Observed annually on October 11, National Coming Out Day is a day to celebrate coming out and to raise awareness of the LGBTQ+ community. This year, we invited middle and upper school students to share why coming out has been important in the development of their identities. Coming out takes a considerable amount of bravery, and we commend the young people in our community for sharing their full selves with us.
Abi W., she/her, 11th grade
Every day, I’m so grateful that I am part of a community where I can not only be safely out but supported as well. As a young, queer woman of color, it can get tiring hearing things like, “You’re still too young,” or “You’re just confused,” whenever I’m not aggressively heterosexual. When I hear about discrimination and hate crimes against LGBTQ+ folk, it scares me to think that I may have to choose between my sexuality and my future. By sharing my experience, I want to be a part of a queer movement building a more accepting and diverse world.
Brenna A. M., he/she/they/all, 9th grade
I wish being queer was a normal thing in our society. People don’t have to come out as straight or cisgendered, so why should I have to come out as gay or trans? In an ideal world, if one day I come home with a girlfriend, or my parents heard someone calling me by pronouns other than the ones they do, they wouldn’t bat an eye. Come out whatever way feels right to you. Be who you are and love who you love.
Char P., they/them, 11th grade
As a child, I disliked hearing people refer to me with feminine terms, but I assumed that I was a girl because I wasn't a boy. I could never imagine myself going on a date, but I thought I was straight because I wasn't gay. Currently, being out as aroace and nonbinary is incredibly important to me: I want to be seen for who I am. I want other people to know that there is more to the LGBTQIAP+ community than gay and binary trans.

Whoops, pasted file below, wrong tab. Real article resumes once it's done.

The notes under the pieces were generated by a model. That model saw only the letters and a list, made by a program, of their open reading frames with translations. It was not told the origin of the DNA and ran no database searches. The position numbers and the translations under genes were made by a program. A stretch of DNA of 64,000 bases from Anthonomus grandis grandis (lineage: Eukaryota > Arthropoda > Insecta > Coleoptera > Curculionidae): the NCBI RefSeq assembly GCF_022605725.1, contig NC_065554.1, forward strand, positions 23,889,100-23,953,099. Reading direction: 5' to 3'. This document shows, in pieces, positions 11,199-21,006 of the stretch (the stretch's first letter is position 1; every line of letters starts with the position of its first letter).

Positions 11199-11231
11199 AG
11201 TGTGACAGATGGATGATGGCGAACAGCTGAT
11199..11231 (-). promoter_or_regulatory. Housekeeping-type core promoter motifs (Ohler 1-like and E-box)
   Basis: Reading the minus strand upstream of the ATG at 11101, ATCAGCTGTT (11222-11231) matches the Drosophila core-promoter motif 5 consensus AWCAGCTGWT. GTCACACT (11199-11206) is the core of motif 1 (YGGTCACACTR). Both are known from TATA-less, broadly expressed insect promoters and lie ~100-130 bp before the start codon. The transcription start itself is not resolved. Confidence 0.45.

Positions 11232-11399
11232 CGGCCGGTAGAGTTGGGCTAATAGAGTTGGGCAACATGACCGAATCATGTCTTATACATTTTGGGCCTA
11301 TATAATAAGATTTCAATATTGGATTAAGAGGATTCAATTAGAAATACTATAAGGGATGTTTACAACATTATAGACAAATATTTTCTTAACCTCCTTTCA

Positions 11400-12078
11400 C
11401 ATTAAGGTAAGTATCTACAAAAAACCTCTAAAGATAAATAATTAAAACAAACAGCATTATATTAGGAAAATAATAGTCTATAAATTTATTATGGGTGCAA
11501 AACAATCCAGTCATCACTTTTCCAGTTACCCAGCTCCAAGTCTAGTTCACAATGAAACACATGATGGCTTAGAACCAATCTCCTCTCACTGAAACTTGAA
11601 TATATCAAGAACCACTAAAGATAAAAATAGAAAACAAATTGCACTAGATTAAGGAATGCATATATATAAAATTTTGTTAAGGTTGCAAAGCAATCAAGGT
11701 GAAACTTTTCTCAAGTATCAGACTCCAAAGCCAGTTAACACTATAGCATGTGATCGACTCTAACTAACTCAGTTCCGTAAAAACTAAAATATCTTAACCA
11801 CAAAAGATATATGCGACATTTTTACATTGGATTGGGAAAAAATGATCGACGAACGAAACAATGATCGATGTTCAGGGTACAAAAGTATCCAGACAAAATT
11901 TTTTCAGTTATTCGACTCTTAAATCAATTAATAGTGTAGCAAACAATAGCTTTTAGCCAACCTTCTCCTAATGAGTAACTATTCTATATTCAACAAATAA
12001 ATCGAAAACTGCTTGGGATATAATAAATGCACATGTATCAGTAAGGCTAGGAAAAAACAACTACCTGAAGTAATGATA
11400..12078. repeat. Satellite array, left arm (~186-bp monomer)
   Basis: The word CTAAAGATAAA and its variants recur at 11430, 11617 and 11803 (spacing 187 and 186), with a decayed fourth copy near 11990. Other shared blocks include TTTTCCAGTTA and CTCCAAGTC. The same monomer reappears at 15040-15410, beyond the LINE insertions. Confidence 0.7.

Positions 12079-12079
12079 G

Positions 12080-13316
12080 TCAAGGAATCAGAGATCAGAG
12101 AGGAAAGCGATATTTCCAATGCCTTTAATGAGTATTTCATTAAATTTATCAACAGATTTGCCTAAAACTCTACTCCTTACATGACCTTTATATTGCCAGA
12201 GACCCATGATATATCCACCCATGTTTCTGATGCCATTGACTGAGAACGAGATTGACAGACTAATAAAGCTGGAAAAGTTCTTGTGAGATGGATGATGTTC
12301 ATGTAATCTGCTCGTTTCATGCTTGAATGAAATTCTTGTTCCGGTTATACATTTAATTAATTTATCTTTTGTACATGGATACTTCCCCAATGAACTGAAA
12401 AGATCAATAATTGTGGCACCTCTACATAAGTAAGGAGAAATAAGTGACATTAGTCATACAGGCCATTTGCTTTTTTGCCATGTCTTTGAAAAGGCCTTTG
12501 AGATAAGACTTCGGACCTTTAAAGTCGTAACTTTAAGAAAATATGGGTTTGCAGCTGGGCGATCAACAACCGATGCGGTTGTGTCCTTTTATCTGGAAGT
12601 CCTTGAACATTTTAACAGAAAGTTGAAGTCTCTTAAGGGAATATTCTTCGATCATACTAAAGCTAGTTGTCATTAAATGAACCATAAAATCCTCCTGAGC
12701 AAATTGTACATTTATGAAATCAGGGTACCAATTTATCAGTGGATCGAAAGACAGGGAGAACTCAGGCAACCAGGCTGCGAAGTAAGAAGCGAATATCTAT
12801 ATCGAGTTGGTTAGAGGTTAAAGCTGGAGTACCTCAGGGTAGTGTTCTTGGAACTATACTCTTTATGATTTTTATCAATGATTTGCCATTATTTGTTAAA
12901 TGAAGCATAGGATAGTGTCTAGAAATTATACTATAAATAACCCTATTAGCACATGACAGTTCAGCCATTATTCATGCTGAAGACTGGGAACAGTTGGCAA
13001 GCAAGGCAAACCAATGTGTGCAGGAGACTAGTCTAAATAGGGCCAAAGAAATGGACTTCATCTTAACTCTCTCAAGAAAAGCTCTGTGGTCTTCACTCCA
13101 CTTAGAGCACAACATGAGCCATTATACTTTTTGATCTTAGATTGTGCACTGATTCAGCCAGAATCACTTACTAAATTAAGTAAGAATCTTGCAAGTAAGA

Claire D., she/her, 12th grade
I am an out and proud bisexual/biromantic woman, and honestly my experience overall with coming out has been really good! For me, I was never really in the closet about my sexuality. Realizing I was bisexual was such a relief for me because it just explained so many things about the way I felt and I never felt a need to hide that. Being out has allowed me to express who I am and be fully accepted for that in a way that I didn’t know I needed.
Owen D., he/him, 8th grade
From the moment it happened, I knew coming out was the best decision I ever made. Something inside me just clicked and for the first time in my life, I felt like I was more myself than I could have possibly imagined. I found a whole new culture that I fit into, I made new friends, and I could finally just be me. Nothing changed, other than the fact that people knew I liked boys. That was it. It was me choosing to tell people who I was and it was amazing.
Terry D., they/them or vae/vaer (Pronounced like 'they' with a v), 9th grade
The first time I came out to someone, I was ten years old, and I emailed my mom from across the room to tell her I was gay. Four years later I’m proudly non-binary and polyamorous. As someone who never went through the struggle of privately questioning my identity, it’s been beyond moving to help my peers through the frustration, depression, and guilt that can come with being closeted. In honor of Coming Out Day, I cheer for every person who has come out—and I raise a silent fist for every person who one day will.